Why Critics Say YouTube Is Censoring Conservative Videos

YouTube "Dear White People" Reception - 2014 Park City
PARK CITY, UT - JANUARY 19: A general view of atmosphere at the YouTube "Dear White People" Reception on January 20, 2014 in Park City, Utah. (Photo by Andrew H. Walker/Getty Images for YouTube)
Photograph by Andrew H. Walker — Getty Images

YouTube is under mounting criticism from conservatives who claim a “Restricted Mode” feature on the site—which is intended to hide graphic content—is censoring videos about topics like Israel and university diversity.

The controversy erupted after a YouTube (GOOG) channel called PragerU, which offers dozens of lectures with a conservative slant, launched a petition asking YouTube to remove the “restricted” tag from videos like “Who’s More Pro-Choice: Europe or America?” and law professor Alan Dershowitz’s “Israel’s Legal Founding.”

The “restricted” setting, which users can see at the bottom of a YouTube page, does not cause a video to disappear from the site entirely but instead serves as a filter for those who activate the setting. It’s typically used by parents who want to prevent their children from seeing offensive content, but also by schools and public libraries — which boost the claims of those who say the setting can serve to censor political views.

A search for “Israel” or “feminism,” for instance, results in certain YouTube videos not appearing at all when “Restricted Mode” is on. Meanwhile, clicking on a link to a “restricted” video—such as this one called “Are Men Obsolete” by a scholar at the American Enterprise Institute—will result in a YouTube user seeing a screen like this if the filter is on:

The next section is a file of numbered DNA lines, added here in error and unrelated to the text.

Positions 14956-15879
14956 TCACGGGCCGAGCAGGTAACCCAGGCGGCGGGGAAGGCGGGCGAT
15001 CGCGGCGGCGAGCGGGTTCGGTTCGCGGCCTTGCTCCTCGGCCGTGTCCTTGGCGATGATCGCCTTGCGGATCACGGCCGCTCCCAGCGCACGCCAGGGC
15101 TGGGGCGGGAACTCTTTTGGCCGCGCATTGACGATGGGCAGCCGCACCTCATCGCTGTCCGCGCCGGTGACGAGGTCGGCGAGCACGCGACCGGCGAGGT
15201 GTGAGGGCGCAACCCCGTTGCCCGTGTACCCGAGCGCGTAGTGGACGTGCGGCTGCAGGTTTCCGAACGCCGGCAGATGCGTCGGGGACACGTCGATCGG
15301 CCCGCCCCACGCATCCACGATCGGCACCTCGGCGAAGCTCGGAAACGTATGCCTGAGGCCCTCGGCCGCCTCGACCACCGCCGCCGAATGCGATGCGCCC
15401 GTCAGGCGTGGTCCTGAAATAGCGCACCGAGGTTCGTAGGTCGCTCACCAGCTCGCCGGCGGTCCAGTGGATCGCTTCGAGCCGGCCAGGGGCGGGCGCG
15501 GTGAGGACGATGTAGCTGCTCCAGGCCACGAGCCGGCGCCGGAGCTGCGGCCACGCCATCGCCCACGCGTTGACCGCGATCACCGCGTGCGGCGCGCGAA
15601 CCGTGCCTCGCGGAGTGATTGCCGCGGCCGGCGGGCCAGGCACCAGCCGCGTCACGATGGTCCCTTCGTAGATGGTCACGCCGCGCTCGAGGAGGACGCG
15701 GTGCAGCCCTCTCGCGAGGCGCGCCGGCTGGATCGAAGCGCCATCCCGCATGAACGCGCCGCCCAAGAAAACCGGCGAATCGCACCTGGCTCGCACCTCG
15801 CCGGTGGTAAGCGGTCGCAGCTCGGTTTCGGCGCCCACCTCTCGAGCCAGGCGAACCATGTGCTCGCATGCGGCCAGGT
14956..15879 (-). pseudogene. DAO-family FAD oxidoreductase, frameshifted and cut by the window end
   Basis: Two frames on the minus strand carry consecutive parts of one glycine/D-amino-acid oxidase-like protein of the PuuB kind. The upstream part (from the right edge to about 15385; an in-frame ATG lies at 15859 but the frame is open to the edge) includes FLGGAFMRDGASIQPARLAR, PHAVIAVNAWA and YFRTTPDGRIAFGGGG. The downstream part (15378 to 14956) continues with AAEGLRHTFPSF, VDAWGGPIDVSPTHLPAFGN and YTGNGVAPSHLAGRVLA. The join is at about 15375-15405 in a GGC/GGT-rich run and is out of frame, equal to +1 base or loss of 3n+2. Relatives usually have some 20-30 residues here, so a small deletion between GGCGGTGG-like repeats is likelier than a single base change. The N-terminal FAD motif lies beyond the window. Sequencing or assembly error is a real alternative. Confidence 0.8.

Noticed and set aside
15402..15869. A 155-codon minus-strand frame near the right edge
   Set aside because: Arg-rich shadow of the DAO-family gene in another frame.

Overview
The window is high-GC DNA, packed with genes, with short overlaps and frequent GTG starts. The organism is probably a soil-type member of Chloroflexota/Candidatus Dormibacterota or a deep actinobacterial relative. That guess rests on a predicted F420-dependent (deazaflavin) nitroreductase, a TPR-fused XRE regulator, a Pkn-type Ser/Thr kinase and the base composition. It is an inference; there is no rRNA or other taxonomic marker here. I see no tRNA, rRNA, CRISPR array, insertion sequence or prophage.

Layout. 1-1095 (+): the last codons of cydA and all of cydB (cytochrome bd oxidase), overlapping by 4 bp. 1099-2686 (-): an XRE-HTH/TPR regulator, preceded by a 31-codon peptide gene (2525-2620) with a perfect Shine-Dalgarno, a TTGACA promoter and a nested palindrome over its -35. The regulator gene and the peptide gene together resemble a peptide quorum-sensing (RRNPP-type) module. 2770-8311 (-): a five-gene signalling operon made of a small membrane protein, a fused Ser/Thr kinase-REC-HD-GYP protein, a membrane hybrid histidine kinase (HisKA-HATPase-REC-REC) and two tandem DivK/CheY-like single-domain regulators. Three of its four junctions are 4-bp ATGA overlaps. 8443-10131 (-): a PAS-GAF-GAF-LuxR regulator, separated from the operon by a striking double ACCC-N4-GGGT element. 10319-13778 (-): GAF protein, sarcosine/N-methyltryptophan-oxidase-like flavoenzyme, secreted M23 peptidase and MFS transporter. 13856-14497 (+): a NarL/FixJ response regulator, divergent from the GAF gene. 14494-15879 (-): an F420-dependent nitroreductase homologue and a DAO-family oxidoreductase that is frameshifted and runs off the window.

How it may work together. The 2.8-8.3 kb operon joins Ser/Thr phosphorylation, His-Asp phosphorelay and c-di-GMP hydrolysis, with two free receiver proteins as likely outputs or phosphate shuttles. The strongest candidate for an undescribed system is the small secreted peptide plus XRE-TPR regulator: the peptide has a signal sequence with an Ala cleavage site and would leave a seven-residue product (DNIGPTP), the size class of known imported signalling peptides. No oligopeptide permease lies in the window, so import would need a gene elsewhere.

YouTube won’t disclose precisely what triggers its algorithms to designate certain videos as “restricted,” but the company did acknowledge that one of the factors is “community flagging.” This led the Wall Street Journal to warn that this power to flag videos could trigger a swarm of censorship by activists:

“Yet it’s easy to imagine a flood of users reporting a political video—microagressed [sic] college students have a lot of free time—and limiting a viewpoint’s audience,” said the paper in an editorial this week.

The “restricted” feature is also problematic because YouTube doesn’t offer a way for the owners of videos that receive the label, such as PragerU, to challenge the designation.

In response to questions from Fortune about why YouTube is restricting certain videos based on what appears to be political views, rather than violence or pornography, a spokesperson provided the following statement:

Restricted Mode in YouTube is an optional feature used by a small subset of users to filter videos that include sensitive content. It’s based on algorithms that look at a number of factors, including community flagging on videos. As with many of our products, our goal is to improve it over time based on community feedback and we encourage users to flag videos they feel should be included on Restricted Mode.

It’s unclear how many other videos that appear to be political in nature have been restricted under YouTube’s system.

YouTube is a private entity under the larger Alphabet umbrella, so it has no legal obligation to change its restrictions setting—or even to publish anyone’s video in the first place. But the flap over the videos, which was also picked up by the Boston Globe, underscores a larger controversy over how companies like Google, Twitter (TWTR), and Facebook (FB) should address their roles as major media outlets where people come to obtain news and information.

Last month, for instance, Facebook sparked outrage when the company blocked a newspaper and others users from publishing an iconic Vietnam War photograph showing a naked child screaming in pain from a napalm attack. The social network has also repeatedly landed in hot water over its “trending stories” section, which has promoted partisan news or outright conspiracy theories.

The petition asking YouTube to restore the restricted UPrager videos had reached about 70,000 names by midday Friday.

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